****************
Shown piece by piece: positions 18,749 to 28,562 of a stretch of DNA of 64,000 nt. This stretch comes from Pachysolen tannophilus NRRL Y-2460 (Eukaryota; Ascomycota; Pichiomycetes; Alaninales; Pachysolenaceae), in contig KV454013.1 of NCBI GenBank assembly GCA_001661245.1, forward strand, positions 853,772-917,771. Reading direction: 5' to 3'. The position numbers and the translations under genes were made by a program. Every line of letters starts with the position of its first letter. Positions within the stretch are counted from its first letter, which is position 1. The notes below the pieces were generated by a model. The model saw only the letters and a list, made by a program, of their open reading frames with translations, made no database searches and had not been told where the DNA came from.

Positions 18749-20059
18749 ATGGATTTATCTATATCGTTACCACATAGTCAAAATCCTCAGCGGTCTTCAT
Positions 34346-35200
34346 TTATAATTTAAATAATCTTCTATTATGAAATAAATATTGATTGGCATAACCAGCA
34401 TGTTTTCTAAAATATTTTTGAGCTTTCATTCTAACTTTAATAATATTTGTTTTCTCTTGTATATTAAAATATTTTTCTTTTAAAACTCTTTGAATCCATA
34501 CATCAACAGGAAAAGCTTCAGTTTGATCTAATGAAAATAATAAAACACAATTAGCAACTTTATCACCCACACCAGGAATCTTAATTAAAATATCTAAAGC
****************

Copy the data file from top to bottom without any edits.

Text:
Shown piece by piece: positions 18,749 to 28,562 of a stretch of DNA of 64,000 nt. This stretch comes from Pachysolen tannophilus NRRL Y-2460 (Eukaryota; Ascomycota; Pichiomycetes; Alaninales; Pachysolenaceae), in contig KV454013.1 of NCBI GenBank assembly GCA_001661245.1, forward strand, positions 853,772-917,771. Reading direction: 5' to 3'. The position numbers and the translations under genes were made by a program. Every line of letters starts with the position of its first letter. Positions within the stretch are counted from its first letter, which is position 1. The notes below the pieces were generated by a model. The model saw only the letters and a list, made by a program, of their open reading frames with translations, made no database searches and had not been told where the DNA came from.

Positions 18749-20059
18749 ATGGATTTATCTATATCGTTACCACATAGTCAAAATCCTCAGCGGTCTTCAT
Positions 34346-35200
34346 TTATAATTTAAATAATCTTCTATTATGAAATAAATATTGATTGGCATAACCAGCA
34401 TGTTTTCTAAAATATTTTTGAGCTTTCATTCTAACTTTAATAATATTTGTTTTCTCTTGTATATTAAAATATTTTTCTTTTAAAACTCTTTGAATCCATA
34501 CATCAACAGGAAAAGCTTCAGTTTGATCTAATGAAAATAATAAAACACAATTAGCAACTTTATCACCCACACCAGGAATCTTAATTAAAATATCTAAAGC